As I mentioned above, the powers-that-be are completely up in arms about the hype over antioxidants — and in particular, their sterling reputation against diseases like cancer. So they’ve done exactly what we’ve all come to expect, and launched a tireless smear campaign to scare the public into dropping their supplements like a hot potato.

Their most recent ammo comes in the form of a handful of studies, almost entirely performed on mice. But for the sake of meaningful discussion, let’s start with a look at a few older studies that did deal with actual people.

All the way back in 1994, a large trial reported that high doses of beta carotene — one of the most well-known antioxidants out there — raised lung cancer risk by 18 percent in men who smoked.1 A couple of years later, another trial ended early when researchers found that high doses of both beta carotene and retinol (a form of another traditional antioxidant, vitamin A) boosted lung cancer risk by more than a quarter in both smokers and subjects exposed to asbestos.2

I could go on. But are you noticing a trend here? We’re talking about people who smoke and work with asbestos — and yet the blame is somehow landing squarely on supplements. Pretty unconvincing, if you ask me.

All this would be easy enough to dismiss, if the witch hunt ended there. But it didn’t. Years later, in 2011, another trial came on the scene — a large one, involving more than 35,000 men over 50. And this one showed that high doses of vitamin E (yet another essential antioxidant) raised prostate cancer risk by 17 percent.3

Does this sound troubling? At first glance, absolutely. These results raise a lot of questions. And I can hardly blame anyone for asking them. Problem is, the cancer establishment went ahead and offered up an answer before doing much questioning of their own.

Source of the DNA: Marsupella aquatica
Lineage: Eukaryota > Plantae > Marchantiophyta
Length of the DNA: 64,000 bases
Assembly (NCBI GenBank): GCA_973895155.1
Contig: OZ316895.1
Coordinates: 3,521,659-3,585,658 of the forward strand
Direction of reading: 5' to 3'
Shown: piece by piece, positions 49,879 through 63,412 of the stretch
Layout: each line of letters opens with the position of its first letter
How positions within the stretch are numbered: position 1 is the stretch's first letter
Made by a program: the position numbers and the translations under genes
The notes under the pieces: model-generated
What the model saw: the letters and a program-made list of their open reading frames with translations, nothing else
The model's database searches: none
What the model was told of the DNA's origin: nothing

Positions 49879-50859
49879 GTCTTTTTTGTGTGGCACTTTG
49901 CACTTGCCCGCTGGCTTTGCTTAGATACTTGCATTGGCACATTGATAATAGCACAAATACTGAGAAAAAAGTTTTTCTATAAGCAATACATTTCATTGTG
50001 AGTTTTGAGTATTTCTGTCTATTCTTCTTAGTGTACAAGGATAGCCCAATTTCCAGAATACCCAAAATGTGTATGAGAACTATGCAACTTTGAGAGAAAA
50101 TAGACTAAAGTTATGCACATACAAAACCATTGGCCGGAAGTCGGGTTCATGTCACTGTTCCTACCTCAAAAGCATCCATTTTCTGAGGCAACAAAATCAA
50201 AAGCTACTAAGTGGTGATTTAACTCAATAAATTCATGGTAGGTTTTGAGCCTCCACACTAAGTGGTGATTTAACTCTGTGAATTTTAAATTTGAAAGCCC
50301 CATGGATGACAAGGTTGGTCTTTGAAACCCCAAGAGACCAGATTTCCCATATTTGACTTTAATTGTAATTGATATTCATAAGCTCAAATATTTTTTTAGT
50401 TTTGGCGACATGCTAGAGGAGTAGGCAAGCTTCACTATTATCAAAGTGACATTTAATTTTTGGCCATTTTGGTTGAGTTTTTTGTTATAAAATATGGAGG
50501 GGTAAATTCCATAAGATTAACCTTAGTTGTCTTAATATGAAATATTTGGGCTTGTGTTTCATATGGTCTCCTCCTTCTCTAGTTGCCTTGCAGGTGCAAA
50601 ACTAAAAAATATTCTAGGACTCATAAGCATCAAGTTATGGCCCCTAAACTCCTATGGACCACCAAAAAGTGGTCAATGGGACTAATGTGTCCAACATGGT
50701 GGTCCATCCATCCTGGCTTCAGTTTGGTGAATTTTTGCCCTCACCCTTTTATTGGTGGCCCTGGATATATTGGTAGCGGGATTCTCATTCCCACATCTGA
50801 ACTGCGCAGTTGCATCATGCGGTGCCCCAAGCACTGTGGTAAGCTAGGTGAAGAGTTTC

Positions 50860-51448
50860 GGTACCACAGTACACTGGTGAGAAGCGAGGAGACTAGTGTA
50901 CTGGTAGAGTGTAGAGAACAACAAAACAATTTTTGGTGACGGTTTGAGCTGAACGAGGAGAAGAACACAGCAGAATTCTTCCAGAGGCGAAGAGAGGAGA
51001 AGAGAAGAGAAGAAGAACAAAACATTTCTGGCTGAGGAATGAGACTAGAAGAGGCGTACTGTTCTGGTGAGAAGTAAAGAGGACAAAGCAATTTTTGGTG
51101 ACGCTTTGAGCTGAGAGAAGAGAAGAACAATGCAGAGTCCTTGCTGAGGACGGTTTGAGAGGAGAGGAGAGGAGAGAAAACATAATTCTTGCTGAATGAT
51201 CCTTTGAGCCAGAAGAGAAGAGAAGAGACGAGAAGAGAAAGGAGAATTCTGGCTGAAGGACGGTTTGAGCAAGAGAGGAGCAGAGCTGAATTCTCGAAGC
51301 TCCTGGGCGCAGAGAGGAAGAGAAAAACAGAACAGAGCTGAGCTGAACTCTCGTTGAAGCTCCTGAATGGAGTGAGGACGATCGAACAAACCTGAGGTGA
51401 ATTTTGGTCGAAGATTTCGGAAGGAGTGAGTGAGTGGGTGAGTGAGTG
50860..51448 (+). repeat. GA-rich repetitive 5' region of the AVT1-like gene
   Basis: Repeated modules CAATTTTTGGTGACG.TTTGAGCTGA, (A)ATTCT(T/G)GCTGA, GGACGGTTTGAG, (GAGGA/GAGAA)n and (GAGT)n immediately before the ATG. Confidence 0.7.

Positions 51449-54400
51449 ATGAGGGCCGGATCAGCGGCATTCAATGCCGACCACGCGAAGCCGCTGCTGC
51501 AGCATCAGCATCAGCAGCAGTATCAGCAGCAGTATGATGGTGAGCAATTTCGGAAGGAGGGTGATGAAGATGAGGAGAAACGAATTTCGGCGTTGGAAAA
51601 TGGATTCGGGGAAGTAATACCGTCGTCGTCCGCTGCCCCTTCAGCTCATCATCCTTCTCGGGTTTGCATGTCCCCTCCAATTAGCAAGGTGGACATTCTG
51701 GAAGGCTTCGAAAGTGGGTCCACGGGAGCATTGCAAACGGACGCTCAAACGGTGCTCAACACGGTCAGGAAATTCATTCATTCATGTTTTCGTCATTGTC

For example, they never bothered questioning the fact that the form of vitamin E used in the study was synthetic. As was the form of beta-carotene used in the lung cancer study I mentioned above. Both vitamins were also administered in single form — whereas in nature (and in proper nutritional supplements), you’d be getting an entire full spectrum of antioxidant compounds with each.

Put simply, these studies aren’t representative of real life — not with respect to their subjects and not with respect to the ways in which our bodies naturally interact with antioxidants. But unfortunately, that didn’t stop scientists from taking this foul ball and running with it.

Absurd leaps in logic… with even crazier conclusions

In a study published last year, a team of Swedish researchers fed the antioxidant N-acetylcysteine (NAC) to a group of mice.4 But not just any old mice. These mice had been genetically altered to have a high risk of melanoma.

While the treated mice didn’t develop more skin tumors, they did develop twice as many lymph node tumors. The team’s conclusion, of course, was that antioxidants helped to spread the disease.

How, in good conscience, can you make a giant leap like that? Especially when you’re dealing with genetically engineered mice receiving arbitrary supplement doses?